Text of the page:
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Alan Greenspan on monopoly and antitrust policy in 1961 – Publications – AEI

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AEI Alan Greenspan on monopoly and antitrust policy in 1961 From a paper presented by Alan Greenspan at the Antitrust Seminar of the National Association of Business Economists in Cleveland on September 25, 1961: A “coercive monopoly” is a business concern that can set its prices and production policies independent of the market, with immunity from competition, from the law of supply and demand. An economy dominated by such monopolies would be rigid and stagnant. The necessary precondition of a coercive monopoly is closed entry — the barring of all competing producers from a given field. This can be accomplished only by an act of government intervention, in the form of special regulations, subsidies, or franchises. Without government assistance, it is impossible for a would-be monopolist

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AEI
Alan Greenspan on monopoly and antitrust policy in 1961

From a paper presented by Alan Greenspan at the Antitrust Seminar of the National Association of Business Economists in Cleveland on September 25, 1961:

A “coercive monopoly” is a business concern that can set its prices and production policies independent of the market, with immunity from competition, from the law of supply and demand. An economy dominated by such monopolies would be rigid and stagnant. The necessary precondition of a coercive monopoly is closed entry — the barring of all competing producers from a given field. This can be accomplished only by an act of government intervention, in the form of special regulations, subsidies, or franchises. Without government assistance, it is impossible for a would-be monopolist to set and maintain his prices and production policies independent of the rest of the economy. For if he attempted to set his prices and production at a level that would yield profits to new entrants significantly above those available in other fields, competitors would be sure to invade his industry.

The ultimate regulator of competition in a free economy is the capital market. So long as capital is free to flow, it will tend to seek those areas which offer the maximum rate of return. The potential investor of capital does not merely consider the actual rate of return earned by companies within a specific industry. His decision concerning where to invest depends on what he himself could earn in that particular line. The existing profit rates within an industry are calculated in terms of existing costs. He has to consider the fact that a new entrant might not be able to achieve at once as low a cost structure as that of experienced producers.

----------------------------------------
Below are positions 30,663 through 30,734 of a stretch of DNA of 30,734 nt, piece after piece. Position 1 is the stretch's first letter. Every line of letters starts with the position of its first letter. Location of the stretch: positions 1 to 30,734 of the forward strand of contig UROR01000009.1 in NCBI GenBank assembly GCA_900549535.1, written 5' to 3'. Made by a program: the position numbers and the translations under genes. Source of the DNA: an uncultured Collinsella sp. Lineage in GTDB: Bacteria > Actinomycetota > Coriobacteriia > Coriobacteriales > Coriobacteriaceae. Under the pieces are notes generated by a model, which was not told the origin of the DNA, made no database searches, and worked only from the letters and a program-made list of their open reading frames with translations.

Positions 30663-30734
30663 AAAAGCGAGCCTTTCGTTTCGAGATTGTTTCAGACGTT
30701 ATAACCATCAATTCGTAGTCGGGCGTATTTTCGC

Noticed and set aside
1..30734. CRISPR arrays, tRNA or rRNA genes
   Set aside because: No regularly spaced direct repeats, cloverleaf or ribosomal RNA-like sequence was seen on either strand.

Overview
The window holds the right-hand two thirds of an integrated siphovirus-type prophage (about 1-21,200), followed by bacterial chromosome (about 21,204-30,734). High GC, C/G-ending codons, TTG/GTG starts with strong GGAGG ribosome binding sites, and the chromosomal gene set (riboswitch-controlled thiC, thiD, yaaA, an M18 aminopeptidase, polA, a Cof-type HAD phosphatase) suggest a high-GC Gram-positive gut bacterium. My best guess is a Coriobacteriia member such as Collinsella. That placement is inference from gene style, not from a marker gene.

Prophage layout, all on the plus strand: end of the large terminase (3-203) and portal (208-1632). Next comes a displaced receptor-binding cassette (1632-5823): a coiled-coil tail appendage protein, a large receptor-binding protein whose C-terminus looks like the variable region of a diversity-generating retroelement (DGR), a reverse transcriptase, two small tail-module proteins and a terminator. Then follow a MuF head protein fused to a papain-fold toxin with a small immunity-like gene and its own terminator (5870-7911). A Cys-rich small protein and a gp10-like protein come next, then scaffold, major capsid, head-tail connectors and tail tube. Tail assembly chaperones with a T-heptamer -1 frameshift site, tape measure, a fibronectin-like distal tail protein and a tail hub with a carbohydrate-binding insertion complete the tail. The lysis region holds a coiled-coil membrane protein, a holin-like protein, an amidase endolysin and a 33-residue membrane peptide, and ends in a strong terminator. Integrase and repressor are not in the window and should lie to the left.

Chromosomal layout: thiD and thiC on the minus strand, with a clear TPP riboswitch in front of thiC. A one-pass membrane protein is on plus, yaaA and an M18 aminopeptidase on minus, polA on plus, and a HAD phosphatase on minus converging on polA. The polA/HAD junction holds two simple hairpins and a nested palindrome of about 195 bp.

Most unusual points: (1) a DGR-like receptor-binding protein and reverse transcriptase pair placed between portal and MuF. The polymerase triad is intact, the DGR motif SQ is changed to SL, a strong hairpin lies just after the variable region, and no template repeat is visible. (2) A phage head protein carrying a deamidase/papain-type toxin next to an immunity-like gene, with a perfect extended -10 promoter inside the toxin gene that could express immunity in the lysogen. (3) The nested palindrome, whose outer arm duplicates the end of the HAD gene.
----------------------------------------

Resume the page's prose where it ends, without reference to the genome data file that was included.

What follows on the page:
Therefore, the existence of a free capital market does not guarantee that a monopolist who enjoys high profits will necessarily and immediately find himself confronted by competition. What it does guarantee is that a monopolist whose high profits are caused by high prices, rather than low costs, will soon meet competition originated by the capital market.

The capital market acts as a regulator of prices, not necessarily of profits. It leaves an individual producer free to earn as much as he can by lowering his costs and by increasing his efficiency relative to others. Thus, it constitutes the mechanism that generates greater incentives to increased productivity and leads, as a consequence, to a rising standard of living.

Alan Greenspan on monopoly and antitrust policy in 1961
Mark Perry

Mark Perry
Mark J. Perry is concurrently a scholar at AEI and a professor of economics and finance at the University of Michigan’s Flint campus. He is best known as the creator and editor of the popular economics blog Carpe Diem. At AEI, Perry writes about economic and financial issues for American.com and the AEIdeas blog.

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